General Motors Corp. begins trimming its salaried payroll today, part of a larger reduction in its white-collar ranks of 3,400 people due by May 1.

The U.S. salaried cuts got under way with 160 firings in the manufacturing engineering unit at GM’s technical center in Warren, MI.

The majority of the planned 3,400 job reductions will be through involuntary separations, GM spokesman Tom Wilkinson says.

“It is a very difficult, necessary part of our restructuring,” he says.

Depending on length of service, employees receive a severance package of up to six months of their base salary, as well as components of GM’s benefits package. They also get up to three months of employment placement assistance outside the auto maker.

GM faces a government-mandated deadline to restructure its hourly and salaried workforce by March 31.

Although President Obama’s auto industry task force has softened on the deadline recently, a significant adjustment in the auto maker’s labor costs must be achieved or GM may not receive the estimated $30 billion total in taxpayer loans and credit it may need to survive the sales downturn. GM already has drawn $13.4 billion in taxpayer loans.

Meanwhile, the auto maker expects to learn shortly after midnight tonight how many of its 62,000 hourly employees have elected to take a buyout or early retirement offer.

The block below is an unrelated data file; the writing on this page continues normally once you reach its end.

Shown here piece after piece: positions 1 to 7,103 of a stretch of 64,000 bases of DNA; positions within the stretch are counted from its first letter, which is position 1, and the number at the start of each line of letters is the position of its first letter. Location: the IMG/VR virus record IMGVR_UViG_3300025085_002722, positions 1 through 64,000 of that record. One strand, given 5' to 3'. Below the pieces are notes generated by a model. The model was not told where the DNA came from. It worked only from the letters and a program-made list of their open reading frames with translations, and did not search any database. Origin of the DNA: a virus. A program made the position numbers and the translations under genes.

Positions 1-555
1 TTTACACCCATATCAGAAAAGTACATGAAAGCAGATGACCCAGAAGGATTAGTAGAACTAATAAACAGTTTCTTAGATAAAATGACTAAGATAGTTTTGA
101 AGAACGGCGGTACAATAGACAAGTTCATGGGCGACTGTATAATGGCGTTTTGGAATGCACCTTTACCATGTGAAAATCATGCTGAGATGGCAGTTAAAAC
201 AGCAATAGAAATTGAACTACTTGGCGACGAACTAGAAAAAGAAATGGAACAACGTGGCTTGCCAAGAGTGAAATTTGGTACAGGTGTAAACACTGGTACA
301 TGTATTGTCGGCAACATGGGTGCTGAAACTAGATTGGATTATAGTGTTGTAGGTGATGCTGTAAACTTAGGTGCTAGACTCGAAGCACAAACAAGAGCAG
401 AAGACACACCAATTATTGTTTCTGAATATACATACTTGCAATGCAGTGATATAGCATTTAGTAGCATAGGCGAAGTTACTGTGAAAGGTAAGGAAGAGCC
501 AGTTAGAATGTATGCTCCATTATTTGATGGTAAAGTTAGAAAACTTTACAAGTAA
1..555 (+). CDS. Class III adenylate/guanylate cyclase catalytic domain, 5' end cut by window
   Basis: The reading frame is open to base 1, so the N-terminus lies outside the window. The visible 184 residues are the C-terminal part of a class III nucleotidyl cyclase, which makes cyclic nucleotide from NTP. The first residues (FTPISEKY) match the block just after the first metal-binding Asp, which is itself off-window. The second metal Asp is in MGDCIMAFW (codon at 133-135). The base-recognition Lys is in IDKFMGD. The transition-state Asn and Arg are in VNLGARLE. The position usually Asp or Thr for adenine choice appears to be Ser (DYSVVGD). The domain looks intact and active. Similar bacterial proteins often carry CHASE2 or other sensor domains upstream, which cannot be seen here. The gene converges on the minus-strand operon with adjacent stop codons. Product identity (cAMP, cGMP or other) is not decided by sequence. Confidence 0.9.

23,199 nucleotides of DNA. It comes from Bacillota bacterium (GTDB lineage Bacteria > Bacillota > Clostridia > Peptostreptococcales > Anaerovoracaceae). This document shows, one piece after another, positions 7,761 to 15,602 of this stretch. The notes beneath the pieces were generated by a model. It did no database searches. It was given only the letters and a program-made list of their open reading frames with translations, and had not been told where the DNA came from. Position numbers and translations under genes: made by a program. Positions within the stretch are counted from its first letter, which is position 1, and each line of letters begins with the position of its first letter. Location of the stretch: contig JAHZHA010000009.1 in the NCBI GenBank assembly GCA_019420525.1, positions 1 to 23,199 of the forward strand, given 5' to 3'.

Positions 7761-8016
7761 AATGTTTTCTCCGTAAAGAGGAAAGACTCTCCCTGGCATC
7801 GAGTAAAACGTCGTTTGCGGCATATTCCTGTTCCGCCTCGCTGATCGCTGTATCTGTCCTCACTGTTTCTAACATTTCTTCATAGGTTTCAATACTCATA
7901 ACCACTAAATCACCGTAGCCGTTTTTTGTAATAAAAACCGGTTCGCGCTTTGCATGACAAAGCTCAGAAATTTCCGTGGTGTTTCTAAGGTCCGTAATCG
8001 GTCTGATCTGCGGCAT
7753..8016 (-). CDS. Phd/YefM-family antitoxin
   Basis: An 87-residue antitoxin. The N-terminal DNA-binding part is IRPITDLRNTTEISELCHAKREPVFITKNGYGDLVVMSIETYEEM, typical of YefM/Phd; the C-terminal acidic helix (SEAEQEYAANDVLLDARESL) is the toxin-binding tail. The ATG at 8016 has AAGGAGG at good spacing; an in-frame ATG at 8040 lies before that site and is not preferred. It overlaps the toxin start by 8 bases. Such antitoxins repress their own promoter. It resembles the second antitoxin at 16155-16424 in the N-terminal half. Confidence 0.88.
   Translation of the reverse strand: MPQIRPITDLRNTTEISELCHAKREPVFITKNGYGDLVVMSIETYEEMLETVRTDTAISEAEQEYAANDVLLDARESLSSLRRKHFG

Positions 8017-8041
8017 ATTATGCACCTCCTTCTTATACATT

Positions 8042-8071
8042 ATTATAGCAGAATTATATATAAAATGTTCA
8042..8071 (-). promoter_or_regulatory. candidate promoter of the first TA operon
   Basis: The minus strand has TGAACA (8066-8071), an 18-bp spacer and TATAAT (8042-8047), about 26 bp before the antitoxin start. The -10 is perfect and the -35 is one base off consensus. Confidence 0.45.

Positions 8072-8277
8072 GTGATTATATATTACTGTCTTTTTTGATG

“The idea is to move their hourly wage levels down from they are now to the lower levels they negotiated for new hires,” says Tom Spillane, partner and bankruptcy expert with the automotive unit of Detroit-based law firm Foley and Lardner LLP.

The auto maker won a concession from the United Auto Workers union in 2007 to operate a 2-tier pay scale. But with sales levels reaching their lowest levels in more than two decades, it’s been difficult to hire in new employees at the lower wage rate.

GM wants to trim its hourly workforce from 62,403 people in 2008 to 46,600 by 2012. GM has not stated publicly its job-reduction goal for the latest attrition program targeting its UAW members but says the program probably would be most attractive to the roughly 22,000 workers currently eligible for early retirement.

The auto maker expects to release a final count of the number of blue-collar employees accepting the deal by Thursday.

GM also is planning to cut 26,000 jobs at overseas operations, with an eye on reducing its entire global workforce this year by 47,000 employees. In the U.S., according to the viability plan the auto maker submitted to the U.S. Treasury, it wants to cut its total employment rolls from an estimated 92,000 people in 2008 to 72,550 in 2012.

The restructuring plan also includes closing 14 plants by 2012; trimming GM’s dealer count by 1,546 over four years and converting two-thirds of its public debt to equity this year. In addition, GM has pledged to close or sell as soon as possible its Saturn, Saab and Hummer brands to bring its lineup down to four core divisions: Chevrolet, Cadillac, Buick and GMC.